ARGUMENT

The decision of the court of appeals is correct and does not conflict with any decision of this Court or of another court of appeals. Further review is therefore not warranted.

1. The court properly upheld the Board's conclusion that petitioners could not qualify for benefits under the MPA because they did not report to work when called to do so, as expressly required by the MPA. Petitioners concede that they did not report for work, and they do not challenge the finding that the MPA required them to do so in order to qualify for benefits. Rather, petitioners argue (Pet. i, 8) that, under the doctrines of anticipatory repudiation and futility articulated in Vaca v. Sipes, 386 U.S. 171 (1967), and Glover v. St. Louis- San Francisco Railway, 393 U.S. 324 (1969), they were excused from reporting to work in light of (1) the carrier's repeated assertion that the MPA did not apply to them and (2) the carrier's denial of benefits to other employees who reported but received neither work nor benefits. Those cases, however, are inapposite. Vaca and Glover concern when employees may seek a judicial remedy without first exhausting contractual or administrative remedies. In this case, the issue is whether petitioners may be excused from reporting for work-a condition precedent for receiving labor protective benefits (because it establishes an employee's availability for work) according to the terms of the MPA under which benefits are sought. None of the cases cited by petitioners addresses whether employees may collect benefits under a labor agreement without first establishing their eligibility for benefits by reporting for work.4

Indeed, the Court's reasoning in Vaca supports the court of appeals' conclusion that petitioners were bound by the agreement they sought to enforce. See 386 U.S. at 184 ("Since the employee's claim is based upon breach of the collective bargaining agreement, he is bound by terms of that agreement which govern the manner in which contractual rights may be enforced."). Although employees may be excused from a contractual requirement in certain circumstances where the actions of the employer or their union prevent them from performing that requirement, see id. at 185, petitioners in fact were urged to report. Thus, the doctrine of anticipatory repudiation invoked by petitioners (Pet. i, 8-10) is not available to them.5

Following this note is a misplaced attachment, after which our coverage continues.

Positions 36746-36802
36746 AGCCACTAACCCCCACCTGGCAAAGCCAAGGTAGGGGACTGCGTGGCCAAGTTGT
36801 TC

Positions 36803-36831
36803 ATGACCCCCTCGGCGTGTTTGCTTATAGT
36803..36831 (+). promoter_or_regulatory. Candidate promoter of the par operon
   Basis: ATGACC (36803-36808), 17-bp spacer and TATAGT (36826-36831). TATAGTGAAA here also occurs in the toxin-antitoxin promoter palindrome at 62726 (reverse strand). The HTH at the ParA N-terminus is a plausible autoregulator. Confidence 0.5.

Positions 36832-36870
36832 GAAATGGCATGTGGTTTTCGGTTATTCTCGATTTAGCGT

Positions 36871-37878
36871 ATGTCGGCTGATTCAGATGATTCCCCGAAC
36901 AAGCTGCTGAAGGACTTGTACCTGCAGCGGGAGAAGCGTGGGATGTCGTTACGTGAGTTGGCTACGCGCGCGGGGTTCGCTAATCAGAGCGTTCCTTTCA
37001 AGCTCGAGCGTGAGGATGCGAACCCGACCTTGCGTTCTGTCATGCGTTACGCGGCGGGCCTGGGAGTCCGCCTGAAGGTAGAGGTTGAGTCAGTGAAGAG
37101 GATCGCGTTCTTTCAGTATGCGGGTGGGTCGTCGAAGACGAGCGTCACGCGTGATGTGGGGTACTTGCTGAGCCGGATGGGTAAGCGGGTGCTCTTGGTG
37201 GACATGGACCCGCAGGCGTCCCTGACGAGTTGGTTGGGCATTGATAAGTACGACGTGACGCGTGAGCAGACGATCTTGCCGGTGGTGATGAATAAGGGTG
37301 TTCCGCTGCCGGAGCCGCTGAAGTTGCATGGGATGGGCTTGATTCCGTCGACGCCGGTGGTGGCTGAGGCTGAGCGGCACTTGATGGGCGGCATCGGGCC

Petitioners offer no support for their assertion that, once the carrier disputed the MPA's applicability to them, petitioners were forever excused from their duties under the MPA while the carrier's liabilities would still accrue. Indeed, petitioners' theory could not possibly apply to the two notices to report that were issued after all parties agreed that the MPA would apply. And, even as to the two prior notices, their argument is inconsistent with the nature of an employment relationship as a continuing one and with an ongoing right to receive benefits in lieu of wages. As the arbitrator noted, benefits under the MPA are based on the fact that "the Employee was available for work and that no work was offered to him." Pet. App. 52a. Thus, whether or not work actually existed for them, petitioners were obligated to make themselves available for work as a requirement for receiving MPA benefits.

Accordingly, the arbitrator reasonably found that petitioners acted at their peril in refusing to report for work, particularly given the numerous notices to report, accompanied by assurances that reporting would not jeopardize any rights they might have under the MPA (Pet. App. 46a), and by warnings from the carrier and even their own union that they would forfeit their benefits if they did not report.